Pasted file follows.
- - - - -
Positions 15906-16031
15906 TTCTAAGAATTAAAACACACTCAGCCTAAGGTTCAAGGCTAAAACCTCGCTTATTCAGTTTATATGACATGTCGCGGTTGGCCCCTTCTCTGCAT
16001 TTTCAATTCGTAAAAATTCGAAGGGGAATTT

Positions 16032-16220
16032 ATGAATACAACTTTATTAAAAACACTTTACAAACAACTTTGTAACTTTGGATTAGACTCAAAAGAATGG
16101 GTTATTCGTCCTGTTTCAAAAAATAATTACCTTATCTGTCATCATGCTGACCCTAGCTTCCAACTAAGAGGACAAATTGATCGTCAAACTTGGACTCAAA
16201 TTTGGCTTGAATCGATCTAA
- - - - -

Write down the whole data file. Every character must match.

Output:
Positions 15906-16031
15906 TTCTAAGAATTAAAACACACTCAGCCTAAGGTTCAAGGCTAAAACCTCGCTTATTCAGTTTATATGACATGTCGCGGTTGGCCCCTTCTCTGCAT
16001 TTTCAATTCGTAAAAATTCGAAGGGGAATTT

Positions 16032-16220
16032 ATGAATACAACTTTATTAAAAACACTTTACAAACAACTTTGTAACTTTGGATTAGACTCAAAAGAATGG
16101 GTTATTCGTCCTGTTTCAAAAAATAATTACCTTATCTGTCATCATGCTGACCCTAGCTTCCAACTAAGAGGACAAATTGATCGTCAAACTTGGACTCAAA
16201 TTTGGCTTGAATCGATCTAA